Just before January 30th’s Cavs-Spurs game, Heather Cox, an ESPN sideline reporter, had an exciting announcement: ESPN would now be using a “new technology”, a virtual three-point line.
Cox later mentioned that the supposedly “new technology” was based off of the 1st and 10 technology in football, a blatant contradiction.
Anyways, Cox explained that the virtual-three point line would light up after every three-point attempt and remain lit up until the next possession if the shot was made.
To further explain this innovative technology, here’s a GIF so you can see it in action:
This “cool technology” (as Cox put it) is such low-hanging fruit that I almost feel guilty for making fun of it. Almost.
I’ve gotta wonder whose brainchild this one was. Perhaps some random executive’s seven-year old kid pressed a few random buttons during “take-your-child-to-work day”; after all, what other explanation could there be?
Perhaps I’m judging a little hastily. Maybe I’m wrong about this technology. Let’s talk about why it’s useful.
One of the best things about it is that it caters directly to one specific subset of the population: the people who can’t see a player taking a jump shot but who can see a red line lighting up right next to the shooter. That demographic is obviously a huge part of the sports-watching population and ESPN did well to creatively cater to its needs.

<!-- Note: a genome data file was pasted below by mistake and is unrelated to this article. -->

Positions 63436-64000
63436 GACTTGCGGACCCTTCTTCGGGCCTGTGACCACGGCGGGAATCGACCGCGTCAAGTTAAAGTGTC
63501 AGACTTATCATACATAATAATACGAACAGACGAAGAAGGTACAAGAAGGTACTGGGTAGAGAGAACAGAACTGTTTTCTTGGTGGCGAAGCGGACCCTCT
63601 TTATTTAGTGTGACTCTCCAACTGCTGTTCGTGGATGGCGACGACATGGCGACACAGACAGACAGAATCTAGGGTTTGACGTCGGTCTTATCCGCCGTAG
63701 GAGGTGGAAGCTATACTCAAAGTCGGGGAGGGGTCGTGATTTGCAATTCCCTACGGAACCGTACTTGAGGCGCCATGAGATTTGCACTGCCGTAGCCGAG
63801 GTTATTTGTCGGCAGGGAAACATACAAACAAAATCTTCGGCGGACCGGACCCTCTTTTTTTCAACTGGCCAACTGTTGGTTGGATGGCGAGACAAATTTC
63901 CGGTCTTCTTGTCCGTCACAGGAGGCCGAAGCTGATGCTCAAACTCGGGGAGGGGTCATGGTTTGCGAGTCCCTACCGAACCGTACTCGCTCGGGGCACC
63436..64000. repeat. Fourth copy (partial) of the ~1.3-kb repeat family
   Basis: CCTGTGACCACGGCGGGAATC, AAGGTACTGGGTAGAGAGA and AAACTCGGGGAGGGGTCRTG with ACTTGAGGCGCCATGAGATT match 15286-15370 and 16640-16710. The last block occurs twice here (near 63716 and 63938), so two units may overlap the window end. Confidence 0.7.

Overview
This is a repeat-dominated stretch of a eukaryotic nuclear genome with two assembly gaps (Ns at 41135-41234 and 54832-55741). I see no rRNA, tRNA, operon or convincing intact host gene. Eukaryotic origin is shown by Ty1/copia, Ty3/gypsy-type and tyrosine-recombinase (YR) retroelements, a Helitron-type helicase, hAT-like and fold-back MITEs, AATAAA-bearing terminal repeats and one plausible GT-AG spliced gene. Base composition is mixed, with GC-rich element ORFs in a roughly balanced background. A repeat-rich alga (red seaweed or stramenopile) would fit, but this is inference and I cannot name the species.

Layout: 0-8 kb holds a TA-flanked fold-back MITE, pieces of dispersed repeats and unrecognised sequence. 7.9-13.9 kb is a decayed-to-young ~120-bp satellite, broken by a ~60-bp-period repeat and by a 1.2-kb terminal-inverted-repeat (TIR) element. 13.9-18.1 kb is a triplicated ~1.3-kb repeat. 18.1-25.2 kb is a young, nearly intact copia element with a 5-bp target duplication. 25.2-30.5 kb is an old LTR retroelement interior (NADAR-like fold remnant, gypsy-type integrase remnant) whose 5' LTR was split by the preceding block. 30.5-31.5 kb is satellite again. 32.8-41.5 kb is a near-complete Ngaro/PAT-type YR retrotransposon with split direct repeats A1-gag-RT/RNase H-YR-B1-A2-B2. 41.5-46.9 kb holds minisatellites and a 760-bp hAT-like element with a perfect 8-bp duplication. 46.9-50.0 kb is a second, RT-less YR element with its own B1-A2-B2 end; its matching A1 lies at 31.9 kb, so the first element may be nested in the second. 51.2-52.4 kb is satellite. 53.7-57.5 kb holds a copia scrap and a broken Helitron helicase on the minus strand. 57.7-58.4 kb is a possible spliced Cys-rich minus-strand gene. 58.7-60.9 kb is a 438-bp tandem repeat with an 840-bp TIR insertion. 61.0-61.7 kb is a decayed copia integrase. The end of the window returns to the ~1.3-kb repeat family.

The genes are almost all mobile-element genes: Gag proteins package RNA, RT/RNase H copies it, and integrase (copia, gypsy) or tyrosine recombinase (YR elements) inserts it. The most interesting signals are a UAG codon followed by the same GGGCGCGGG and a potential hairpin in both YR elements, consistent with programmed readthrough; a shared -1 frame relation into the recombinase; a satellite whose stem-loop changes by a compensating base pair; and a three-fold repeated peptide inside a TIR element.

Another demographic that this technology helps is the one consisting of people who can’t see the basketball going through the net or hear the announcers telling the audience what just occurred but who somehow are able to see the three-point line up. Yet another wise business decision by ESPN.
For those of us who don’t belong to either of those groups, this technology is still useful. After a three-pointer, the line lights up for a few seconds. In the meantime, many teams try to get fast-break points against opponents who have fallen asleep. They’ll quickly inbound the ball and push up the floor as fast as possible. For much of the time the three-point line is lit up, the viewer can’t see it as action occurs on the other side of the court. I, for one, still think that the technology is useful because, somehow, I find it reassuring to know that the three-point line is lit up, even though I can’t see it.
I know that this technology is based off of the 1st-and-10 technology, but I wonder how ESPN implements it during the game. My best guess: Some poor intern at a computer has to press control-b every time a three-pointer is attempted.
Cox added at the end of her explanation: “I certainly hope you enjoy this new toy as much as we do.” Yeah, Heather, I’m definitely enjoying this “new toy”, but probably not for the reasons you intended.